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Echoes of Incense

A Pilgrimage in Japan

by

Don Weiss

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Resources for Doing the Pilgrimage


There are four basic ways to do the pilgrimage, on foot, by bicycle, by private motor vehicle, or on a tour. Various bus and taxi companies can arrange a tour by taxi, minibus, or bus. Shikoku 88 Temples Pilgrimage by Niki Ichiro contains ads for some of these companies. It is also an excellent guidebook for anyone doing the pilgrimage by car, motorbike, or bicycle. It can be ordered from Karamusu Publishing Company, Hiraoka 826, Takarada-cho, Anan-shi, Tokushima-ken, Japan.

Shikoku is an excellent place to tour Japan by bicycle. Before I walked the pilgrimage, I traveled about half the route by bicycle. If you want to travel this way, you should have a bike with some very low gears -- many of the roads on Shikoku are very steep, especially the roads leading to some of the mountain temples.

If you choose to walk, you should be prepared with some experience on long walks lasting at least a few days. Be prepared to travel with few things in your pack and without hurrying. I took six and a half weeks when I walked alone in the winter. Some people have covered the route in half that time but many take much longer.

The most pleasant times to do the pilgrimage are spring and fall. June is the rainy season in Japan, it often rains on more than twenty days in June. July and August are very hot and humid. September is often nice, but it is also the month when typhoons are most common. Winter, as you know from this book, can be cold and some inns and temple shukubo are closed. On the other hand, the inns are almost never full in the winter.

Foreigners who want to walk should speak some Japanese, should be able to read signs and maps, and should be prepared to occasionally meet people who do not want to welcome you to their inn because they are afraid you will be unhappy, rude, or both.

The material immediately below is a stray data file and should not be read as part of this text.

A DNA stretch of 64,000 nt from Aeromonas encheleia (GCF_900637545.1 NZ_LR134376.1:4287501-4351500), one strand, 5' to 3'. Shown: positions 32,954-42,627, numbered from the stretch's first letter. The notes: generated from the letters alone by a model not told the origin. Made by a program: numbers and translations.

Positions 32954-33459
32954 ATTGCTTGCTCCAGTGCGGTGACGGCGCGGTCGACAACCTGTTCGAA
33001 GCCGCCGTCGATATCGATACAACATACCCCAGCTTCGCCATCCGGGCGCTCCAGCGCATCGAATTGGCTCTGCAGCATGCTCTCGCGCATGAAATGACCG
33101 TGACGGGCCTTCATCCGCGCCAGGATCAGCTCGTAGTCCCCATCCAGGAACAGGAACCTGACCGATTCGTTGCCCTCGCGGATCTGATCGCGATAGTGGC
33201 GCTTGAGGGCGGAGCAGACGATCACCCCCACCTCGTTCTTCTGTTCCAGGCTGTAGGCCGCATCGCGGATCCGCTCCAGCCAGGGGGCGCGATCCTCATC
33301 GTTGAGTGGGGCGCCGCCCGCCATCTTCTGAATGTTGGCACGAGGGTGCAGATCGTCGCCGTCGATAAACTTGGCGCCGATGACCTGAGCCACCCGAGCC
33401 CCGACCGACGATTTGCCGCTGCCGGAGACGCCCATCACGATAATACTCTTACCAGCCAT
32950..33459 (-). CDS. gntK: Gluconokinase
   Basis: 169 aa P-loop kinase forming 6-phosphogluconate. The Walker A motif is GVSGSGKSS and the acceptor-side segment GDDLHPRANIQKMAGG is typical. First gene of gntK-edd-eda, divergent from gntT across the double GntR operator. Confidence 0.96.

There are four excellent books in English that foreigners should read to prepare for the pilgrimage:


If you plan to walk the pilgrimage, you should send for
Visiting the Historical Places Relating to Kukai -- Shikoku Pilgrimage, Two Traveling Together by Association to Preserve the Henro Route. Write to Ryozenji, Temple One, Bando 126, Oasa-cho, Naruto-shi, Tokushima-ken, 779-02, Japan. They can get a copy for you.

You can buy the pilgrim's clothing, name slips, stamp book, etc., at many of the temples, including Temple One.


Koyasan is less than two hours from Osaka and Kyoto by express train and funicular railway. Many temples there have shukubo. Several, such as Haryoin, welcome foreign visitors.


There are several other web pages with information about the pilgrimage and Shingon Buddhism. The following sites have useful information in English:

EXPERIENCING THE SHIKOKU PILGRIMAGE by Ashley Wright The author walked part of the pilgrimage with Oliver Statler over 20 years ago and wrote this evocative piece for the Asian Wall Street Journal.
Jeffrey Hackler's SHORT PILGRIM'S GUIDE Mr. Hackler compiled a short guide to preparing to do the pilgrimage, mentally and physically. He has excellent advice for anyone thinking about walking part or all of the route.
David Turkington's SHIKOKU PILGRIMAGE GUIDE This is the most comprehensive on-line guide to the pilgrimage.
SHINGON BUDDHIST INTERNATIONAL INSTITUTEThis extremely well-designed site contains a wealth of information of Shingon Buddhism, including descriptions of the principle Buddhas and Bodhisattvas venerated by Shingon adherents and Shingon rituals and meditative practices.
Adjustment Within a Representative Japanese Pilgrimage SystemAn interesting paper given by Professor Hiroshi Tanaka Shimazaki at a conference on Pilgrimages that took place in India in 1999.
PILGRIM NETThis new site will soon have links to pilgrimage sites of various spiritual traditions.
Survival Japanese for pilgrimsJeffrey Hackler and I have put together a list of useful words and phrases for pilgrims. Please feel free to email me at henro@mandala.ne.jp with any suggestions, additions, or corrections.
Brief Introduction to Shingon BuddhismI've recently added this essay to the website. This is still in draft form and I'd greatly appreciate hearing from you by email at henro@mandala.ne.jp with any suggestions, additions, or corrections.


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Published by Don Weiss (henro@mandala.ne.jp) -- All rights reserved. You may read this electronic copy on the web or print it out for private reading but no part may be sold or included in any work for sale except for short excerpts used for review purposes.All photographs and maps are likewise copyrighted and may not be reproduced without permission except for private, non-commercial use. Updated August 26, 2000.